1. How many press conferences for UFC events in the fairly distant future have been destination viewing?
2. What do you think would cost more, strictly speaking in dollars and cents: A) replacing a fighter in a title fight that has already been made official B) a press conference that a fighter no shows?
3. For the print journalists/online journalists/freelance writers, if you show up to a press conference expecting to cover a certain story, only to find that the story has changed suddenly and dramatically due to the actions of one or more people, are you (in general) annoyed at the sudden change, or pleased that there is a new story?
4. When it comes to people who break their word, does it matter to you what position the person breaking their word holds? Specifically, if an employer breaks their word to their employee, is this equal to an employee breaking their word to an employer? (I understand the employer/employee relationship, I'm more interested in how you feel morally and ethically about it)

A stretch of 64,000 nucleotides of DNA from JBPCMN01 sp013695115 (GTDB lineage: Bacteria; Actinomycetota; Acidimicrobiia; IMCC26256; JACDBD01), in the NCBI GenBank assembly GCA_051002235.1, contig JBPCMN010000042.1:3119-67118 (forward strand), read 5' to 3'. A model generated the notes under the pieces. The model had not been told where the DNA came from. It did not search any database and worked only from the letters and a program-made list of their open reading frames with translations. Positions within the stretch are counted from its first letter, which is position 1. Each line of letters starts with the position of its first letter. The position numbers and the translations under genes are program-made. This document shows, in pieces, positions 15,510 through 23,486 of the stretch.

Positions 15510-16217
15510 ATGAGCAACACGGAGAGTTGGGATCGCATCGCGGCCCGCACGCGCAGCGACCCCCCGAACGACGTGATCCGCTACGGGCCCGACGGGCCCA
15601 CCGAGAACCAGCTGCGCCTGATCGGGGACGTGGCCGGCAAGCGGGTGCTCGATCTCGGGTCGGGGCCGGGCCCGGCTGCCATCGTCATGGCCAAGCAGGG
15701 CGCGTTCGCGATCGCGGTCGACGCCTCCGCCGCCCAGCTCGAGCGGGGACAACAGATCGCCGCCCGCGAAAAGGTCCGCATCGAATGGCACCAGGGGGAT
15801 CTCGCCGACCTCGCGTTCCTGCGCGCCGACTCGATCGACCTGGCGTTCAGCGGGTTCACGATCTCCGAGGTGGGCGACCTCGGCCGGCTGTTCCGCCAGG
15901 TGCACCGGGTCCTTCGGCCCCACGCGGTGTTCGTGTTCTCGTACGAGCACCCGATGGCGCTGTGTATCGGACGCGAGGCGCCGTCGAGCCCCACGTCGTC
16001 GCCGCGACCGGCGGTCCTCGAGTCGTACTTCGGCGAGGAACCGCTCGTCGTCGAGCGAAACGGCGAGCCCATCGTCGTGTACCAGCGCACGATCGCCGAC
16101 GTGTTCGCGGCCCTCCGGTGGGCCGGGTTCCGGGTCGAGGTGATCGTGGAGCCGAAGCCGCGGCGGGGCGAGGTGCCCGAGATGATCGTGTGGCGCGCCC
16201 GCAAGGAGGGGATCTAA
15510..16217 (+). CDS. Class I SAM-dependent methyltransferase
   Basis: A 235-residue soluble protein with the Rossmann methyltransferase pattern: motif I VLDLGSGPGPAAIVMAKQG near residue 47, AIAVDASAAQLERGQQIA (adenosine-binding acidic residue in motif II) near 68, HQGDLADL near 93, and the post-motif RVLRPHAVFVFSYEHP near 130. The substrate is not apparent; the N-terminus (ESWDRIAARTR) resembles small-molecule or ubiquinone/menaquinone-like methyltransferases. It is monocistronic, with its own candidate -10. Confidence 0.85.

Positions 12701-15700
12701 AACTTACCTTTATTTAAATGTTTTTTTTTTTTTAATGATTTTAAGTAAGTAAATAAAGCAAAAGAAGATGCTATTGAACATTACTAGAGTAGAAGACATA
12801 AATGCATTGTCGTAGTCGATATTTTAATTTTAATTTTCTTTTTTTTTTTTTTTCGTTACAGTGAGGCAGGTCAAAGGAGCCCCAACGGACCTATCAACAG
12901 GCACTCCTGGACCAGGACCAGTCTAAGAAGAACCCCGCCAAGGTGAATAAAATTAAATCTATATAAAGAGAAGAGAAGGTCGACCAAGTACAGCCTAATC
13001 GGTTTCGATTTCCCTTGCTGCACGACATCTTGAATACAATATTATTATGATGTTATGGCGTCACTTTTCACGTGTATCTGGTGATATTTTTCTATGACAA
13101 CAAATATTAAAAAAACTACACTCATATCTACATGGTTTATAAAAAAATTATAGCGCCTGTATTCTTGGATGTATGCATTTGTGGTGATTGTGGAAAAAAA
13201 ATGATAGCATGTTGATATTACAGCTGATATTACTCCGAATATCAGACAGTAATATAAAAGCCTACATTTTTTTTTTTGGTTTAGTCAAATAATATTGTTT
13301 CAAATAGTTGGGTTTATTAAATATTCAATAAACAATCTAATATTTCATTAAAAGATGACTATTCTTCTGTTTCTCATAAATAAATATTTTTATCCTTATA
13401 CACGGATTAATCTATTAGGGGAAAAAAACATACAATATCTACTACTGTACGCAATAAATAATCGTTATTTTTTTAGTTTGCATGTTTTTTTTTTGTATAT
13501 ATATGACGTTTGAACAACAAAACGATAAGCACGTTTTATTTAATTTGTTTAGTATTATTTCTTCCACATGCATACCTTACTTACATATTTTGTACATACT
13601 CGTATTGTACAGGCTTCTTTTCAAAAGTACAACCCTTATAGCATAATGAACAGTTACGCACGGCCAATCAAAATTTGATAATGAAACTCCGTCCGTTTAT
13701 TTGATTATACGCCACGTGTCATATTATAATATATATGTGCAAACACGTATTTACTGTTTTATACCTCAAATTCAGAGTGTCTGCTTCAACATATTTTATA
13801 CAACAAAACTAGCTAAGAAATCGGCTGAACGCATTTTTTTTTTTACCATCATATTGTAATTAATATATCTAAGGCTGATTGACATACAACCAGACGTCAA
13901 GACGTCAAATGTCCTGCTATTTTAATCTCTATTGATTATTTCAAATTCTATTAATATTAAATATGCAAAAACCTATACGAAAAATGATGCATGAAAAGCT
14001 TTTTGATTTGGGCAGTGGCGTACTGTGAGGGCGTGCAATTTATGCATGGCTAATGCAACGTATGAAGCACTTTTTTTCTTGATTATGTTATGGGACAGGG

5. Courtesy of a statement Mike Fagan made today. Do you feel that part of being a professional athlete includes having a working relationship with the media? I.E. If an athlete never agrees to do media and never compromises this, should they be excluded from participation in their sport?
6. Finally, as a fan of MMA, on what do you place more importance, the best fights or the quest to build the UFC into a major league on par with the other leagues?
I'd appreciate if you guys just answered as honestly an unbiased as possible. I of course realize that all these questions are related to yesterday's goings on and I also realize that it may appear to some of you that I am attempting to build a defense for Nick Diaz. I am not seeking to do so.
I would like, however, to generate a full conversation regarding the circumstances surrounding these events and how people feel about them completely separate from the individuals involved. It might be a fruitless endeavor, but I'd like to try all the same.